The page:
Neurogenesis was quantified by counting the number of doublecortin and BrdU positive cells in the subgranular zone (SGZ) and granule cell layer of the DG. Labeled cells were identified using a 60× oil immersion objective on an Olympus FLUOVIEW FV3000 confocal microscope (Richmond Hill, ON, Canada) by an experimenter blind to the subject age, sex, and germ-free status. Approximately 7–10 sections per brain were sampled and exhaustive counts of every positive cell were obtained for each section. For DCX, brains were quantified unilaterally. The number of positive cells was standardized to the area of the DG, which in the case of DCX quantification was captured using a 2× objective lens with 2× zoom and, in the case of BrdU quantification, was captured with a 10× objective. The area of the DG was quantified via manual tracing in ImageJ software (United States NIH). Pyknotic cells were imaged by staining a separate series of tissue sections with cresyl violet and were counted exhaustively in the same manner. We operationally defined pyknotic cells as those exhibiting darker staining and condensed chromatin in the nucleus (Falconer and Galea, 2003; Pawluski et al., 2010). In order to avoid counting cell caps, we also counted only the cells that were surrounded by translucent cytoplasm and were not situated at the extreme upper or lower focal planes of the section. The area of the DG for cresyl violet-stained sections was quantified by capturing images on an Olympus VS120-L100-W slide scanner (Richmond Hill, ON, Canada) and the DG in these images was manually traced in ImageJ.
Functional Connectivity of Hippocampal Networks
Analysis of functional connectivity was performed via an automated process that we developed, which builds upon analyses of correlated regional cFos expression density (Wheeler et al., 2013). In brief, tissue sections stained for cFos expression were imaged using an Olympus VS120-L100-W slide scanner (Richmond Hill, ON, Canada). Regional cFos expression density was measured using a semi-automated image processing pipeline. Fluorescent cFos labels were segmented using the machine learning-based pixel and object classification program Ilastik (Berg et al., 2019). Images were then registered to a selection of regions from the Allen Mouse Brain Atlas (Region list and abbreviations are provided in Supplementary Table 1) using a custom and user input-driven ImageJ plug-in. The regional c-Fos densities were then correlated within each group to construct pairwise correlation matrices. To generate a binary adjacency matrix, correlations were filtered by an alpha value of 0.95 and only statistically significant correlations with a Pearson’s r of at least 0.8 were considered. In such a matrix, all comparisons in which the filter criteria were met are denoted with a one while all other comparisons are denoted with a zero. Binary adjacency matrices can then be analyzed as network graphs by plotting all regions being analyzed and connecting all pairs of regions which were marked with a one in the adjacency matrix. A graph theoretical approach guided by the use of the Brain Connectivity Toolbox (Rubinov and Sporns, 2010) was used to analyze measures of network connectivity and generate graphs of each network in an automated manner.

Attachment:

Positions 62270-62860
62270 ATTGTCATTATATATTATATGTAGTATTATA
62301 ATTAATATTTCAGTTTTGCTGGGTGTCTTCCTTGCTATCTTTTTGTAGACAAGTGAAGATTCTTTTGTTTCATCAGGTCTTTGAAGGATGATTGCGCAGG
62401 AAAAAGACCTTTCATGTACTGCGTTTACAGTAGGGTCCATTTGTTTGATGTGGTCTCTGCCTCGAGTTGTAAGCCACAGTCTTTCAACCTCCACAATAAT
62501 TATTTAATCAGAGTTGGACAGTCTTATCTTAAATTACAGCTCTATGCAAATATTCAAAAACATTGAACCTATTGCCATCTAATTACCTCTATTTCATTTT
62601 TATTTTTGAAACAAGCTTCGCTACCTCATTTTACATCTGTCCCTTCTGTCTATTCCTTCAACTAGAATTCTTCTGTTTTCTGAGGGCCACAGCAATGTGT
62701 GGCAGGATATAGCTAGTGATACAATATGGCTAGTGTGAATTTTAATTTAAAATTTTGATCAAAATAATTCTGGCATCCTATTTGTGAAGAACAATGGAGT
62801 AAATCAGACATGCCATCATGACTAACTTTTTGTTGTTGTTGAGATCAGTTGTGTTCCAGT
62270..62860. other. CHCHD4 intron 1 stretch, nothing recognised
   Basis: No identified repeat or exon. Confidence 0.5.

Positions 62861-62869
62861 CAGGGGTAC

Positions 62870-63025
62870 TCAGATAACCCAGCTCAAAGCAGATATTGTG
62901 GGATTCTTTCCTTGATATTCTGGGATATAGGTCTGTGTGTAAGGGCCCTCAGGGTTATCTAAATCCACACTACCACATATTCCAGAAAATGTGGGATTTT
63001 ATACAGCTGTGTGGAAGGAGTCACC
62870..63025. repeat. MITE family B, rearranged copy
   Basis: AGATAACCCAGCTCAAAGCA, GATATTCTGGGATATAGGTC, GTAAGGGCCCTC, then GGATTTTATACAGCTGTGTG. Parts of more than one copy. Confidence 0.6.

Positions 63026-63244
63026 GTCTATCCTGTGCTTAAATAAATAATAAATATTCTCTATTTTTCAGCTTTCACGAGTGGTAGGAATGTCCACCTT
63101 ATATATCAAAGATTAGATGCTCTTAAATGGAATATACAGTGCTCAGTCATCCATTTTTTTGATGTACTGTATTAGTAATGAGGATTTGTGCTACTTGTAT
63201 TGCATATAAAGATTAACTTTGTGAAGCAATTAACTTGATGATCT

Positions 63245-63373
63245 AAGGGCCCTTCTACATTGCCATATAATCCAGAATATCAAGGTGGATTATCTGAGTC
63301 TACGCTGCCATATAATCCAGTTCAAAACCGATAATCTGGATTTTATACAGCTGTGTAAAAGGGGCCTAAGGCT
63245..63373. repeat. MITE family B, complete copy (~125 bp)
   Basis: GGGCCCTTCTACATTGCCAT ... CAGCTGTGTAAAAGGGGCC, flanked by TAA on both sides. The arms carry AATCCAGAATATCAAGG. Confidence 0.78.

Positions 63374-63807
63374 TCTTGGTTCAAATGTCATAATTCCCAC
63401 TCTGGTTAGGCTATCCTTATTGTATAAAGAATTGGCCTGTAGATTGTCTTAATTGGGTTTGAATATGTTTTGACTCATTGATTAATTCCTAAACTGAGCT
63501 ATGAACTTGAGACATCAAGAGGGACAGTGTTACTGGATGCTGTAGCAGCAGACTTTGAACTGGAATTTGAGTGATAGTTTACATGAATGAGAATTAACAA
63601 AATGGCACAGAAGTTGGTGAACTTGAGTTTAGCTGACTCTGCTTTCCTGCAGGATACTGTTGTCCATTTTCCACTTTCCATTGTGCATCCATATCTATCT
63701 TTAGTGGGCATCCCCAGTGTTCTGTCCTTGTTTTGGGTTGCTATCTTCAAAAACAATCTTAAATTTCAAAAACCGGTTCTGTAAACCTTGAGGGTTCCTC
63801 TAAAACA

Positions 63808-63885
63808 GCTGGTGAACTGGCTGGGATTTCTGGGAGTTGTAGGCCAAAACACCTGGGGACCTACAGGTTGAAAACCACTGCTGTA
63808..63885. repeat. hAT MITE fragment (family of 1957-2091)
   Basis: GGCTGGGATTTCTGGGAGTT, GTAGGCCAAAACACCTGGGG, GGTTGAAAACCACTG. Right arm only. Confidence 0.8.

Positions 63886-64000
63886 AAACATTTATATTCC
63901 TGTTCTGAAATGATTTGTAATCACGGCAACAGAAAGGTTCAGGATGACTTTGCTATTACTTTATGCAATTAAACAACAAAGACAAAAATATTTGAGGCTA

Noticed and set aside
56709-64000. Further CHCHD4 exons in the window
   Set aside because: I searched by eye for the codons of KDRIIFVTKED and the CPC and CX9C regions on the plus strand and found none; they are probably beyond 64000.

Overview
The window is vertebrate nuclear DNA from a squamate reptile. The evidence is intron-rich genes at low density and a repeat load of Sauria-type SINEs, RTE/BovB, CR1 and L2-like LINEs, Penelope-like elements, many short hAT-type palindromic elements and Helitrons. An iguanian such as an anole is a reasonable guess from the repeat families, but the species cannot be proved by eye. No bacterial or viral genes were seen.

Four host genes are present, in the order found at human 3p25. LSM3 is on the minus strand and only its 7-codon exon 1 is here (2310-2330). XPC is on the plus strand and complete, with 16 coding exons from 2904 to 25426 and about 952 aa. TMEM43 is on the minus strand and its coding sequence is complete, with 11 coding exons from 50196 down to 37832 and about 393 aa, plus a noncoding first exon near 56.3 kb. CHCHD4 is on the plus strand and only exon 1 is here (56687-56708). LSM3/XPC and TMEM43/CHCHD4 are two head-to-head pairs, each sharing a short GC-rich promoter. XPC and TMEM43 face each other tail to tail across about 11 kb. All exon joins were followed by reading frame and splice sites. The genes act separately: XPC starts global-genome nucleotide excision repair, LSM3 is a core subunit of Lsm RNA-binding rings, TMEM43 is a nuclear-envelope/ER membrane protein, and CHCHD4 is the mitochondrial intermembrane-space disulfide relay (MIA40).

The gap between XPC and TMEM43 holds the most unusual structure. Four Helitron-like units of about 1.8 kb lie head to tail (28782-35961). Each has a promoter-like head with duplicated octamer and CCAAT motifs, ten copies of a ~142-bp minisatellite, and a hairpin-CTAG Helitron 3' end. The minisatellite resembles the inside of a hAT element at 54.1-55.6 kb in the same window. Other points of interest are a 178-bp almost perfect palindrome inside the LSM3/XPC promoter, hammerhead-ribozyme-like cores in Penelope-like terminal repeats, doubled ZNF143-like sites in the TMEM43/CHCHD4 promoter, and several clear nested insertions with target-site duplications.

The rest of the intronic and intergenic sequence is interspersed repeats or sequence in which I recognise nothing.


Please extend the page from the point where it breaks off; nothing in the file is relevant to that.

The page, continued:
Among these measures, node degree and global network density were highlighted. In the case of our neuroanatomical networks, each region is defined as a node and correlated activity between a pair of regions is represented by a vertex between nodes (Bullmore et al., 2009). Node degree signifies the connectedness of a node and is calculated by counting the number of vertices connected to that node. Network density extends upon this and is expressed as a proportion of the total number of possible vertices in a graph with an equivalent number of nodes (Achard and Bullmore, 2007).
All statistical tests for neurogenesis, pyknosis, and behavior in the fear conditioning test were performed using Statistica (version 13 TIBCO software). To analyze the differences between the groups, a two-way ANOVA followed by a Newman-Keuls multiple comparisons post hoc test was utilized. To detect statistically significant differences between the groups a p-value of 0.05 was set as the threshold for significance. The analysis of functional networks was performed as per the described procedure above. Brains were excluded from tissue analyses if the quality of the tissue was insufficient (e.g., poor perfusion or damaged sections) or lacked adequate expression of BrdU. In all cases, exclusion occured blind to condition and prior to quantification to avoid bias.
Germ-Free Mice Show Altered Adult Neurogenesis
To examine how the gut microbiome might impact adult hippocampal neurogenesis we quantified DCX, a marker of immature neurons, within the DG of the hippocampus in germ-free and control mice. Representative photomicrographs of DCX-positive cells are shown in Figures 1E–J. Because adult neurogenesis is not a static process we performed this analysis at three different ages, 4, 8 or 12 weeks of age. As expected, our results demonstrated a statistically significant decline in doublecortin-labeled cells in control mice with increasing age. This effect was evident in both male (Figure 1A; F(2,51) = 44.97, p < 0.0001) and female mice (Figure 1B; F(2,22) = 68.84, p < 0.0001). However, in germ-free mice, the same relationship between age and doublecortin was not observed and the result was sexually dimorphic. In males, there was a significant decrease in doublecortin at 4 weeks in germ-free mice compared to control mice (p = 0.006) but no difference at 8 or 12 weeks (p’s > 0.498). In female mice we observed a significant increase in doublecortin in 8 week old germ-free mice compared to control mice (p = 0.014) and no significant differences at 4 or 12 weeks of age (p’s > 0.307). To compare the rate of change of doublecortin-labeling across male and female germ-free and control mice, we examined the percent change in labeling from the respective 4 week old mice. In doing so we observed that in both male and female germ-free mice, the decline in neurogenesis that occurs between 4 and 8 week old control mice was absent in germ-free mice [Male (Figure 1C): significant main effect of group F(1,51) = 4.43, p = 0.04, Female (Figure 1D): Significant group × age interaction (F(2,22) = 6.79, p < 0.0050)]. In the case of females, there was even a small but significant increase in doublecortin labeling between 4 and 8 weeks (p = 0.028).